• Offer weekly support for at least the first 4 weeks of a quit attempt
  • Carry out a 4-week and 12-month follow-up appointment, face to face, unless exceptional circumstances prevent this
  • Complete all sections of the monitoring form for each client, fully and accurately, ensuring client consent is obtained
  • Return monitoring forms at the end of every month to the Tobacco Control Coordinator
  • Attend smoking cessation update training and local network events at least once a year

Success of the locally enhanced service

There was an increase in the number of quit dates set for April 2003 to March 2004 (first year of implementation) compared with April 2002 to March 2003;5 for April 2004 until March 2005, there was a 228% increase (compared with April 2002 to March 2003).

Improvements in service uptake of primary care based smoking cessation services have been reported each year (Table 1).

Service performance is monitored by quarterly data submissions to the Department of Health, via the Strategic Health Authority.

The uptake of smoking cessation services and subsequent success of a quit attempt, which has been consistent at approximately 51% for the past 4 years, i.e. since 2002, impacts significantly upon the health of the patient.

The 51% quit rate at Walsall tPCT is around the national average of 50%,5 which remains constant; therefore, the 51% quit rate indicates that an effective service is being provided. If our results were to drop below 50%, action would be required to determine why quit rates had decreased below the national average.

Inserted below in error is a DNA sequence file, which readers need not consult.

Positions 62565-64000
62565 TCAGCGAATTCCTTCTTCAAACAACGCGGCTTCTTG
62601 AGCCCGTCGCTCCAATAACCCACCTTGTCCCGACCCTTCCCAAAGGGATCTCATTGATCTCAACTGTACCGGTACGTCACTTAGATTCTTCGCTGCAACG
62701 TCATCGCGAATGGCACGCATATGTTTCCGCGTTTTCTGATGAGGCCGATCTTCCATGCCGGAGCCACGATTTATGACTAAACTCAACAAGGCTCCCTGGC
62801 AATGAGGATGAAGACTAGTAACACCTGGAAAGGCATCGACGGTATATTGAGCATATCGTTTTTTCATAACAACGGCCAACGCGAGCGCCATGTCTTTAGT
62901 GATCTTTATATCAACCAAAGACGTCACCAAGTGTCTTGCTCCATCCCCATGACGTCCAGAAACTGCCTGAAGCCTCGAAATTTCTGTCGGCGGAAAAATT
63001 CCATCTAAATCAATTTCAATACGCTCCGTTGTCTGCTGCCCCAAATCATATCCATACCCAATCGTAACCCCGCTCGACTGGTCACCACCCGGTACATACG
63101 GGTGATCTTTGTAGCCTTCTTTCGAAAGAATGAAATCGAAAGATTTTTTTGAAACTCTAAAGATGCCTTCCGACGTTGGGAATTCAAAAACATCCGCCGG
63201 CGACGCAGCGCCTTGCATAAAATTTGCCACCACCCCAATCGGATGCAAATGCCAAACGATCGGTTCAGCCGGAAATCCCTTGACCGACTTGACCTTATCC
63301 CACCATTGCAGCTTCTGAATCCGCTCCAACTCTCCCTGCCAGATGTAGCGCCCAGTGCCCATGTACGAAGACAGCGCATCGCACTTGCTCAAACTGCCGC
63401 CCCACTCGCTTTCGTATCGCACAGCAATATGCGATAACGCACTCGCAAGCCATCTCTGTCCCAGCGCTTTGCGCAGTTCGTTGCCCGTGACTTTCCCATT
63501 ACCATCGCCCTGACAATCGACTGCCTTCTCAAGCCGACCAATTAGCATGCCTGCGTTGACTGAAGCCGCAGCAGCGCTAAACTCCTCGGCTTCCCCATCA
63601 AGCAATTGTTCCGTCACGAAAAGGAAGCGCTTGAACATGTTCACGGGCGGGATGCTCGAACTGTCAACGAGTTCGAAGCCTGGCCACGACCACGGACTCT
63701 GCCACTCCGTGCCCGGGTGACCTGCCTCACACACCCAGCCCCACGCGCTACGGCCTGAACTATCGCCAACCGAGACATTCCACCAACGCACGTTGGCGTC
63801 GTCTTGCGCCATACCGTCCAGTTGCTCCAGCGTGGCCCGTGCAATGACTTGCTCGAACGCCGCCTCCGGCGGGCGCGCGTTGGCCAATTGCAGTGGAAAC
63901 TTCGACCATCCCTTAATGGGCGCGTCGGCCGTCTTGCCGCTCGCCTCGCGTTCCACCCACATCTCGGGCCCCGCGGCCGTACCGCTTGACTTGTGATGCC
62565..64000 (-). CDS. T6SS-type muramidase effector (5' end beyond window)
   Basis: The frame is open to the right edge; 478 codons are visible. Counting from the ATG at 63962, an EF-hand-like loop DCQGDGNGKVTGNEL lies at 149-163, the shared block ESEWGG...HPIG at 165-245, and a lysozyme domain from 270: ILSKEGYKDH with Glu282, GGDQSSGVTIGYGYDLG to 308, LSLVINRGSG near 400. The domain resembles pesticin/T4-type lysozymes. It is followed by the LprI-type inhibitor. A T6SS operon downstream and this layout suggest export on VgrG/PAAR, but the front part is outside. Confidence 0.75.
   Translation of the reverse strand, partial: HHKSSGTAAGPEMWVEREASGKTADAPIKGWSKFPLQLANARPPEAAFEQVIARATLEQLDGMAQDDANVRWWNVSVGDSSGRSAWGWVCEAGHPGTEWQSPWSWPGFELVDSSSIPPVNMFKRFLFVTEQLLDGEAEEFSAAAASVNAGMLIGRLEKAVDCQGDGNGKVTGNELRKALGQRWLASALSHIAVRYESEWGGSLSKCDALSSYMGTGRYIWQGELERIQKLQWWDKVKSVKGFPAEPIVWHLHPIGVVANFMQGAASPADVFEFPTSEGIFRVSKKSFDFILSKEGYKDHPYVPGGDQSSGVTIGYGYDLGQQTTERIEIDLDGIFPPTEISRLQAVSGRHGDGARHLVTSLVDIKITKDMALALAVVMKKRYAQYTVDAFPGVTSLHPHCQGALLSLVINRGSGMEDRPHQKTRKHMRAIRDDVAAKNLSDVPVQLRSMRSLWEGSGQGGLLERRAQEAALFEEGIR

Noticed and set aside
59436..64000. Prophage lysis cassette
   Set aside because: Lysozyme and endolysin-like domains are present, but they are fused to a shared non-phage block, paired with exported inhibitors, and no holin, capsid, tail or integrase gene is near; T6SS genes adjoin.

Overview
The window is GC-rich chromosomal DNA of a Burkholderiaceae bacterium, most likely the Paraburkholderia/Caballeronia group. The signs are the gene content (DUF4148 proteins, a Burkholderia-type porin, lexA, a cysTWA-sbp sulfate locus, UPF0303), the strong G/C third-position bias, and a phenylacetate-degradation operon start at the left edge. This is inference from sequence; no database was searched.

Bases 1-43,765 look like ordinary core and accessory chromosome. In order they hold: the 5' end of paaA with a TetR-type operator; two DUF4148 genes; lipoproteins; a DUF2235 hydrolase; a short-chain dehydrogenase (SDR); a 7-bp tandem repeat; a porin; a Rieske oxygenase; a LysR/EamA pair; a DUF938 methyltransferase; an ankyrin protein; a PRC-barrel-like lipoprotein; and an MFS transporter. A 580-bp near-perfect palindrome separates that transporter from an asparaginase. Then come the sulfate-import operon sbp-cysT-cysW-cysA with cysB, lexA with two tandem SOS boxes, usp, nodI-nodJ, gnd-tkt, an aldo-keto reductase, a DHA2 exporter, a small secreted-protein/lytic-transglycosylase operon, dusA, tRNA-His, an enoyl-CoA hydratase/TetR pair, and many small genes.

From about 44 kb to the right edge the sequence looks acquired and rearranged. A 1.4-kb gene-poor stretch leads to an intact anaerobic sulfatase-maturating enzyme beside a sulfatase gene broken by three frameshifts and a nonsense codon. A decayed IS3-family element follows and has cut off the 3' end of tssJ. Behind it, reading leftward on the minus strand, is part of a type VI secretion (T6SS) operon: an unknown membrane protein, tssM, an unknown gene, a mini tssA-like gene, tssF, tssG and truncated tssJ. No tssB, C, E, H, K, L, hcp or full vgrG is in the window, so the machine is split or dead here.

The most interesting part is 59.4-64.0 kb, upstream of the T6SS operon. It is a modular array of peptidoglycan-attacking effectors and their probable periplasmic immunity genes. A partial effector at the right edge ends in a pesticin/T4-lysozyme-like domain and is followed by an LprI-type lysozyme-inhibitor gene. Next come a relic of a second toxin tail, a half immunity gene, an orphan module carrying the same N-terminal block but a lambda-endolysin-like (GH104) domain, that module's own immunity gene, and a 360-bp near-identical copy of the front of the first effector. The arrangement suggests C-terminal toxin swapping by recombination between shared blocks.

Analysis of data for April 2005 to March 2006 showed that 50% of patients accessing services were from the most deprived areas (based on the Index of Multiple Deprivation [IMD]). The West Midlands Public Health Observatory local stop smoking service equity profile also concluded that from April 2003 to March 2005 the lowest proportion of male and female smokers accessing the service lived in the most affluent areas (IMD quintile 1 and 2).6

This represents an inequality in access, which favours smokers living in deprived areas, and so validates the tPCT's efforts to effectively reduce health inequalities. The tPCT is hoping to tackle this issue in due course.

Not only has service uptake increased in Walsall tPCT, but the percentage of patients lost to follow-up has also decreased from 26% (for April 2002 to March 2003) to 22% (for April 2005 to March 2006).

In line with monitoring guidelines,4 carbon monoxide validation rates have seen a dramatic improvement since implementation of the LES: analysis showed that from April 2002 to March 2003, just 63% of successful quitters were validated at 4 weeks, compared with 86% of quitters validated at 4 weeks from April 2005 to March 2006.5